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E.M. Clark

Ship Stats

Location: 34°50'34.08"N, 75°32'15.83"W (34.84280, -75.53773)

Depth: 260 feet

Vessel Type: Tanker

Length: 499.2 feet Breadth: 68.1 feet

Gross Tonnage: 9,647 Cargo: 118,725 barrels of heating oil

Built: 1921, Federal Shipbuilding Co., Kearny, N.J.

Hull Number: 49 Port of Registry: Wilmington, Del.

Owner: Standard Oil Co., New York

Lloyd's Register Details: Steel hull, twin screw, three decks, aft positioned machinery, triple expansion six-cylinder steam engine, Engine 676 NHP

Former Names: Victolite (Imperial Oil Co., Canada, 1921-1926)

Date Lost: March 18, 1942

Sunk By: U-124 Survivors: 40 of 41 (1 dead)

Data Collected on Site: Still and video photography; photomosaic; high resolution multibeam; listed on the National Register of Historic Places

Significance: Casualty of World War II's Battle of the Atlantic; most intact representation of a World War II-era tanker off North Carolina's coast

Wreck Site

EM Clark
Diver surveys E.M. Clark. Click here for a larger image. Image: Hoyt,NOAA

The E.M. Clark is completely intact from stem to stem. The ship sits on its port side at 260 feet. The site's main feature is the steel hull, which lies mostly intact lying on its port side. The hull's exterior steel plates are in excellent condition with small areas of deterioration caused by the strong currents at the site. The wreck's highest point is the starboard side of the main deck edge that sits at least 50 feet off the seafloor. The bow's starboard anchor is in place with the port side anchor buried in the sand under the vessel. The large single rudder and two propellers and shafts are intact with the entire starboard propeller visible, but only half of the port side propeller is protruding from the sand.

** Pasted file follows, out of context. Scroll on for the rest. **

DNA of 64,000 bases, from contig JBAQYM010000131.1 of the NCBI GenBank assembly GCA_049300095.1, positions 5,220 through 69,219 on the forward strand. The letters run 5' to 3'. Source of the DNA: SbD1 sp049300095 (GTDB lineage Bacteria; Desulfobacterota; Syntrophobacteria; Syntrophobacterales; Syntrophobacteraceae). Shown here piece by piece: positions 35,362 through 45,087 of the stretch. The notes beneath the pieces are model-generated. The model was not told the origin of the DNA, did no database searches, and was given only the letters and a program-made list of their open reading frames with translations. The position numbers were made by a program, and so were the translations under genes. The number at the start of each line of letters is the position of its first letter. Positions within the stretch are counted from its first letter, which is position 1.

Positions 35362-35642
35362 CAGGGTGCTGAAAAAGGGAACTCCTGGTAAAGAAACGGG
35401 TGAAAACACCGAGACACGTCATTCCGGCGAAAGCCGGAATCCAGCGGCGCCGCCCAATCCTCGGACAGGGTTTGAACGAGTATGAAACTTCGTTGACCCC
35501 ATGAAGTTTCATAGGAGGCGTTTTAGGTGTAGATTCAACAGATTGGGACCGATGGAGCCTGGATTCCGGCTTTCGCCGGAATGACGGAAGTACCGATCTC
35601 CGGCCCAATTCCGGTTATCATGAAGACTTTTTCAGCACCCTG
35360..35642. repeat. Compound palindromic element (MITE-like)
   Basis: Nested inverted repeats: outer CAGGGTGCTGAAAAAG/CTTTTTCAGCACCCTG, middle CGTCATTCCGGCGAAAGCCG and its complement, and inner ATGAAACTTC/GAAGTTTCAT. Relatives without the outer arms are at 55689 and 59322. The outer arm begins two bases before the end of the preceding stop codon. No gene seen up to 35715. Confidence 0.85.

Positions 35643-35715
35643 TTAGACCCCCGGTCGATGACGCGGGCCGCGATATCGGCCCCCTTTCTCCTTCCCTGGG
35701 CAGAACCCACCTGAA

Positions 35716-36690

Bow of E.M. Clark
Bow of E.M. Clark. Click here for a larger image. Photo: Becky Schott, WHOI

Historical Background

EM Clark in 1941
E.M. Clark, location unknown, dated September 19, 1941. Click here for a larger image. Image: Courtesy of the National Archives

During World War II, E.M. Clark was part of a larger transportation network that carried petroleum products to support the Allied war effort both at home and abroad. It made 41 voyages and carried over four million barrels of petroleum products. Destined for New York, E.M. Clark was carrying 118,000 barrels of heating oil, when on March 18, 1942, the crew of U-124 spotted the tanker 22 miles southwest of the Diamond Shoals Light Buoy. The squall-like conditions made it easy for the captain of U-124 to get close to E.M. Clark and fire one torpedo.

The torpedo hit the tanker's port side, and the explosion buckled the tanker's deck. While the crew of E.M. Clark attempted to rig an emergency radio, another torpedo ripped through the vessel sinking it in ten minutes. Although the ship sank quickly, 40 of the 41 crewmembers managed to escape in two lifeboats.

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2016 Surveys

Click on the images below for a larger image.

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3-D Model

Tanker - E.M. Clark. Courtesy of John McCord, UNC Coastal Studies Institute on Sketchfab

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Photomosaic

Photomosaic of E.M. Clark wrecksite
Photomosaic of E.M. Clark wreck site. Click here for a larger image. Photo: Hoyt, NOAA

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